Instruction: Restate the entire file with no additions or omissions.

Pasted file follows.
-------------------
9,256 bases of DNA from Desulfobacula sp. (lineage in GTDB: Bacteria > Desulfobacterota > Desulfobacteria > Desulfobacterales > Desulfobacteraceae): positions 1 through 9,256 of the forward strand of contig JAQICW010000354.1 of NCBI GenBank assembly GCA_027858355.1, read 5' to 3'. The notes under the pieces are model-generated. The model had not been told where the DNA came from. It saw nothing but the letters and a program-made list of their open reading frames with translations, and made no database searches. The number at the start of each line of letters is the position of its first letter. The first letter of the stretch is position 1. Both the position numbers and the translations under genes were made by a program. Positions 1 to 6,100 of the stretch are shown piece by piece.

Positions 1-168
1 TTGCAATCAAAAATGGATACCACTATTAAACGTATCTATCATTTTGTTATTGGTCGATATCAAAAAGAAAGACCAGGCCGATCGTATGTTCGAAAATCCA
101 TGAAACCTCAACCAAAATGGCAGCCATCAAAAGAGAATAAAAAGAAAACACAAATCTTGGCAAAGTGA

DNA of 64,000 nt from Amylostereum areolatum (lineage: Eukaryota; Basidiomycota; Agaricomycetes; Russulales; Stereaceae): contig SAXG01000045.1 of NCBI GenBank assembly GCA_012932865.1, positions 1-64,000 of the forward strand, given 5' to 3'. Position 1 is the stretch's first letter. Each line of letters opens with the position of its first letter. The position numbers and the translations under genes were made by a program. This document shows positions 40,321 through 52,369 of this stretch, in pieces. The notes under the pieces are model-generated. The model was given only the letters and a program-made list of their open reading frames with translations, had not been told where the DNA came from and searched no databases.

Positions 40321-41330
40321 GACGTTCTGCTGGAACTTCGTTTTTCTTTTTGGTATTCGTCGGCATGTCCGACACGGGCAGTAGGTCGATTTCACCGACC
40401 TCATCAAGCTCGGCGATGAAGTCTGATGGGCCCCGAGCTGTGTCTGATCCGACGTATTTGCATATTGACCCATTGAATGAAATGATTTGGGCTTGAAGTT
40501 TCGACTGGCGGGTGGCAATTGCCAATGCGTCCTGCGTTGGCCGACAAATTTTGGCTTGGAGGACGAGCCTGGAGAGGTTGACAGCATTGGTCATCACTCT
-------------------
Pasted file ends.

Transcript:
9,256 bases of DNA from Desulfobacula sp. (lineage in GTDB: Bacteria > Desulfobacterota > Desulfobacteria > Desulfobacterales > Desulfobacteraceae): positions 1 through 9,256 of the forward strand of contig JAQICW010000354.1 of NCBI GenBank assembly GCA_027858355.1, read 5' to 3'. The notes under the pieces are model-generated. The model had not been told where the DNA came from. It saw nothing but the letters and a program-made list of their open reading frames with translations, and made no database searches. The number at the start of each line of letters is the position of its first letter. The first letter of the stretch is position 1. Both the position numbers and the translations under genes were made by a program. Positions 1 to 6,100 of the stretch are shown piece by piece.

Positions 1-168
1 TTGCAATCAAAAATGGATACCACTATTAAACGTATCTATCATTTTGTTATTGGTCGATATCAAAAAGAAAGACCAGGCCGATCGTATGTTCGAAAATCCA
101 TGAAACCTCAACCAAAATGGCAGCCATCAAAAGAGAATAAAAAGAAAACACAAATCTTGGCAAAGTGA

DNA of 64,000 nt from Amylostereum areolatum (lineage: Eukaryota; Basidiomycota; Agaricomycetes; Russulales; Stereaceae): contig SAXG01000045.1 of NCBI GenBank assembly GCA_012932865.1, positions 1-64,000 of the forward strand, given 5' to 3'. Position 1 is the stretch's first letter. Each line of letters opens with the position of its first letter. The position numbers and the translations under genes were made by a program. This document shows positions 40,321 through 52,369 of this stretch, in pieces. The notes under the pieces are model-generated. The model was given only the letters and a program-made list of their open reading frames with translations, had not been told where the DNA came from and searched no databases.

Positions 40321-41330
40321 GACGTTCTGCTGGAACTTCGTTTTTCTTTTTGGTATTCGTCGGCATGTCCGACACGGGCAGTAGGTCGATTTCACCGACC
40401 TCATCAAGCTCGGCGATGAAGTCTGATGGGCCCCGAGCTGTGTCTGATCCGACGTATTTGCATATTGACCCATTGAATGAAATGATTTGGGCTTGAAGTT
40501 TCGACTGGCGGGTGGCAATTGCCAATGCGTCCTGCGTTGGCCGACAAATTTTGGCTTGGAGGACGAGCCTGGAGAGGTTGACAGCATTGGTCATCACTCT